Correspondent Jason Strother says South Koreans are welcoming Pyongyang's release of journalists Laura Ling and Euna Lee. Some human rights activists are concerned that their work may have jeopardized the safety of North Korean refugees.
In Morocco human rights groups are pointing out the use ï¿½ and abuse ï¿½ of children as house maids. They say each year thousands of girls from poor families are sent to work among the wealthy. The World's Gerry Hadden reports from Casablanca.
Phillip Martin reports on the challenges faced by albinos in much of sub-Saharan Africa. Albinos lack the pigment melanin in their eyes, skin, and hair. It's a genetic defect, but in much of Africa, it's also reason for extreme ? and deadly ? prejudice.
Each year, more than 27 million people are trafficked illegally around the world. Stories of modern-day slavery and human trafficking are heartbreaking. But what can one person do about it? Aaron Cohen found a way to help victims.
The World's Gerry Hadden has details on a major sweat shop bust in Barcelona, where Spanish authorities freed more than 300 Chinese immigrants working in appalling conditions. But the immigrants are protesting the move.
President Obama's choice for US ambassador to Mexico has sparked some controversy south of the border. Carlos Pascual has an expertise in the problems of failed states. That's a sensitive topic in Mexico. The World's Lorne Matalon reports.
Under pressure by the US government and American evangelicals, the Thai government has stepped up raids to rescue sex trafficking victims. The trouble is, many of the "rescued" sex workers may not have been trafficked in the first place.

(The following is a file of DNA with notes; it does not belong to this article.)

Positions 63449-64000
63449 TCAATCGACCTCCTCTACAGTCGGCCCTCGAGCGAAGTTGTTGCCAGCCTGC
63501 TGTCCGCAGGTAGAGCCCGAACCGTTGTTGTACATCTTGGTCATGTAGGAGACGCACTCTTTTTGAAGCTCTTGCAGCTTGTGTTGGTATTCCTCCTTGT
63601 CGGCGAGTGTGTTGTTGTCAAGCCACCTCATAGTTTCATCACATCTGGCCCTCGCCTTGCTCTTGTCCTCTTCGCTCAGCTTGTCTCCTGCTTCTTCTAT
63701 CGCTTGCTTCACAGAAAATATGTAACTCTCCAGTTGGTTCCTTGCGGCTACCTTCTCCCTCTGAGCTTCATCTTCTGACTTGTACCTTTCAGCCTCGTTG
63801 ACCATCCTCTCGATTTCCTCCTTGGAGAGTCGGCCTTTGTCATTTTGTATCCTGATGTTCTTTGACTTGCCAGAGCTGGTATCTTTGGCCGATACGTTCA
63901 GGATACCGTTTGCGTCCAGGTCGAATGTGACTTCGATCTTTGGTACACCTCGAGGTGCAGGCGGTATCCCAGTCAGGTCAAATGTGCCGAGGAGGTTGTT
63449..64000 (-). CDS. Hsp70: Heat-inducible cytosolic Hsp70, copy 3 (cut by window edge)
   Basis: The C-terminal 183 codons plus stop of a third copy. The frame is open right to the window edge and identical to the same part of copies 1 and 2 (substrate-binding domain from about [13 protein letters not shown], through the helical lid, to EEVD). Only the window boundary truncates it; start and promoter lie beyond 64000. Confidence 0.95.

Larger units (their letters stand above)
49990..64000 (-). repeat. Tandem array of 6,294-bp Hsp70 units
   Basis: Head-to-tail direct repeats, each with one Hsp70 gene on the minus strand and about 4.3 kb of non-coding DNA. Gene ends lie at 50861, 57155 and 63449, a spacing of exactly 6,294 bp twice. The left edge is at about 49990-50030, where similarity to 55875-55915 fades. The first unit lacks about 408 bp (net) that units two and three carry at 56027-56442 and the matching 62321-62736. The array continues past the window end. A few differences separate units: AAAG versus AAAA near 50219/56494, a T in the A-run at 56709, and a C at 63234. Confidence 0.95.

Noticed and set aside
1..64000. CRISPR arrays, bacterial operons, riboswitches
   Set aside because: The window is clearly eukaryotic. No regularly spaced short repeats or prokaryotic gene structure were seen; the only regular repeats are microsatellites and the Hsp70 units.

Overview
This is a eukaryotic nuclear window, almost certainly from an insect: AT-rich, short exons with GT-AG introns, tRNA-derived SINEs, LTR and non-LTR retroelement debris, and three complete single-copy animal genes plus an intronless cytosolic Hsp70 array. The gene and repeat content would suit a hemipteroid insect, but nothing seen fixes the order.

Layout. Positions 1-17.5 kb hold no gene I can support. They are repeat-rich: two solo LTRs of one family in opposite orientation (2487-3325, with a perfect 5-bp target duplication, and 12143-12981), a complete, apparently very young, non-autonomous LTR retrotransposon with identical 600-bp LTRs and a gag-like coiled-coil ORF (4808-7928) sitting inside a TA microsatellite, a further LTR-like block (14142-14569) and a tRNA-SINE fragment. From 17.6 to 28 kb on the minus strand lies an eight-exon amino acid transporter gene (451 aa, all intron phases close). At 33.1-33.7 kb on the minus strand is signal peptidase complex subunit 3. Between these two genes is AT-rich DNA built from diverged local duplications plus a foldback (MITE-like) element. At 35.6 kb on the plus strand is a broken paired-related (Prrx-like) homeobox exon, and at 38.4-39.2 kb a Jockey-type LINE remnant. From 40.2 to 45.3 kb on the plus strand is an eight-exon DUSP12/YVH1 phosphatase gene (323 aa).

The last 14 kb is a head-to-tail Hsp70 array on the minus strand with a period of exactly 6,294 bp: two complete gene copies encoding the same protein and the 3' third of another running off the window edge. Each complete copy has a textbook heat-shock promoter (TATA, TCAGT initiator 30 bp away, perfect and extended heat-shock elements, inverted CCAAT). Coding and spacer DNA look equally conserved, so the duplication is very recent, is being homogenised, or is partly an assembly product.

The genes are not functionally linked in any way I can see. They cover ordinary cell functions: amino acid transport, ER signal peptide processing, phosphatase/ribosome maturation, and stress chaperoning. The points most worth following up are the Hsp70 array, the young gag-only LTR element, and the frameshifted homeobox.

Shukri Alassouli, a 33-year-old man from Gaza, was trying to find a better life for his young family in Europe. But their journey across the Mediterranean in smugglers' boats turned into what the UN called the deadliest accident of its kind, killing hundreds and losing Shukri's wife, daughter and young son at sea.
Myanmar's Rohingya Muslim population is one of the most persecuted minorities in the world. They can’t vote. They have no rights. And they aren’t recognized as citizens in their own country. Their desperate situation has attracted the attention of human traffickers, who prey on the vulnerability of people like “Abdul” whose 14-year-old daughter is now being held captive.
Despite the clear and growing dangers of crossing the Mediterranean Sea in search of refuge in Europe, the stream of migrants is only getting bigger. The people making the journey say it's better to take a deadly chance than die slowly in civil wars or along the dangerous routes away from home.
Several thousand migrants and refugees stranded at sea in the Indian Ocean have been granted temporary shelter by the governments of Indonesia, Thailand and Malaysia. The people have endured horrendous conditions.
Critics believed the upgrade from tier three to tier two was a political decision to facilitate Malaysia’s participation in the Trans-Pacific Partnership (TPP), a massive free trade deal being aggressively pushed by President Barack Obama.
India's low-lying Sundarbans are rife with human trafficking as the effects of climate change leave families poor and vulnerable. But a new program from Save the Children India is helping kids band together to ward off traffickers, while also getting them to stay in school. Even if it means they also learn to roll cigarettes to support their families.
I've traveled from New England to New York to Thailand to Vietnam to China’s southeast border to expose human trafficking routes and venues, and to bring attention to sex and labor exploitation. The Forum at Harvard T.H. Chan School of Public Health Tuesday took a closer look at this modern slave trade and its impact on public health worldwide, including in cities and rural communities across the USA.